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Telemonitoring in advanced heart failure may save lives, finds a report

Telemonitoring in advanced heart failure may save lives, finds a report

Institute for Quality and Efficiency in Health Care has found that telemonitoring in advanced heart failure may save lives.

Heart failure can be successfully managed remotely thanks to the latest technological advances. This may reduce need for hospitalisation by earlier identification of decompensation, better adherence to lifestyle changes and medication and interventions including diuretic dosage changes.

Do patients with advanced heart failure benefit from data-driven, timely management in collaboration with a telemedicine medical center, in short: telemonitoring with defined minimum requirements? This question has been examined by the Institute for Quality and Efficiency in Health Care ( IQWiG ) on behalf of the Joint Federal Committee ( G-BA ). The evaluation results have now been published as a so-called rapid report .

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The main result: Compared with care without telemonitoring, telemonitoring with defined minimum requirements results in fewer cardiovascular deaths. For the endpoint all-cause mortality shows up on the basis of all four studies examined, no statistically significant advantage. If, however, only the two studies are considered in which the persons concerned carry out the measurements themselves at least once a day, there is an indication of a benefit in overall survival for persons without symptoms of depression .

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Two types of telemonitoring in heart failure

In heart failure, the heart’s ability to fill with blood or pump it out is compromised. If the insufficiency becomes chronic, the organism will not receive enough oxygen to maintain the metabolism under rest and stress conditions. Chronic heart failure is common in the elderly population and is one of the leading causes of death in Germany.

To avoid crises and deaths, close monitoring of health status is recommended. If communication technologies are used to transmit and monitor the physiological data, this is called telemonitoring. In telemonitoring with defined minimum requirements, the data (such as heart rate and rhythm, weight and blood pressure) are analyzed not only by the doctor but also by the telemonitoring center.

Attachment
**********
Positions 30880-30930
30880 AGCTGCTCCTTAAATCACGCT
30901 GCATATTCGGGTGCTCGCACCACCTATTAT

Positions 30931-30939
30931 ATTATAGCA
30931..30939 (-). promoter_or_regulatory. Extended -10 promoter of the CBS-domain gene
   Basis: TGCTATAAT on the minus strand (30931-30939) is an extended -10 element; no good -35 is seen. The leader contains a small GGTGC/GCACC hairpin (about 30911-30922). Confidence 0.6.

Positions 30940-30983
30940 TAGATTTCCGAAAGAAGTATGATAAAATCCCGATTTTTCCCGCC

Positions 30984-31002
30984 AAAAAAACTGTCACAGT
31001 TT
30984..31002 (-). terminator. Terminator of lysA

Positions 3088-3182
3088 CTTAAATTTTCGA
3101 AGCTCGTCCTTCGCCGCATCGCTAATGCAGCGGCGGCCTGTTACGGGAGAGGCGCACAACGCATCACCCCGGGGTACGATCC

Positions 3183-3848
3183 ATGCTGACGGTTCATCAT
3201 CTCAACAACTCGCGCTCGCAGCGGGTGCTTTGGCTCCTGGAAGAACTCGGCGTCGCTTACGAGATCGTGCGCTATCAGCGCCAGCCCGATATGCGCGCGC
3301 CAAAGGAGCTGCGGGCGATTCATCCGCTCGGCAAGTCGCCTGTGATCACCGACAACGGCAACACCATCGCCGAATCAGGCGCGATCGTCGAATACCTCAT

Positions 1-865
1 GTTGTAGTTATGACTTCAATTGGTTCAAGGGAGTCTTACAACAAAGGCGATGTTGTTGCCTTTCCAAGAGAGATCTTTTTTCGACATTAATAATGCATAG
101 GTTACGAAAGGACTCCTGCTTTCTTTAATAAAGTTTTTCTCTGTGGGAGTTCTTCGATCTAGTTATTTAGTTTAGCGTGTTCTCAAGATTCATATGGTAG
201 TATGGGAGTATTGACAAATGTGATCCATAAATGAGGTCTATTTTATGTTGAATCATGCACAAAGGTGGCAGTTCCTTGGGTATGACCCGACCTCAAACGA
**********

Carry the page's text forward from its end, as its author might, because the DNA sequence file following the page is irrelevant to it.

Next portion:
In addition to an automatic collection and transmission of the data by an implanted device, there is also a monitoring strategy in which the affected persons make measurements at least once a day and also assess their state of health even after appropriate training. The data is transmitted, for example, by means of a tablet. For these two strategies, the IQWiG has found and evaluated two randomized controlled trials ( RCTs ).

Depression symptoms as a subgroup feature

For all four studies and all in them reported endpoint e the risk of bias was considered high. There was no statistically significant effect in the important outcome “ all-cause mortality” in the meta-analysis .

In the two studies on the strategy with active participation of the affected persons the subgroup characteristic “depressive symptomatology” could be examined. Looking only at these studies, patients without depressive symptoms have a statistically significant survival benefit. For this group, the institute sees an indication of a benefit in the outcome “ all-cause mortality”. In contrast, those with depression symptoms did not show such an advantage.

Cardiovascular deaths – about two-thirds of all deaths in the studies – were less common under telemonitoring than in control groups, regardless of the monitoring strategy: an indication of benefit. Looking at other endpoints and subgroup characteristics revealed no further evidence of benefit or harm.

Source: Institute for Quality and Efficiency in Health Care

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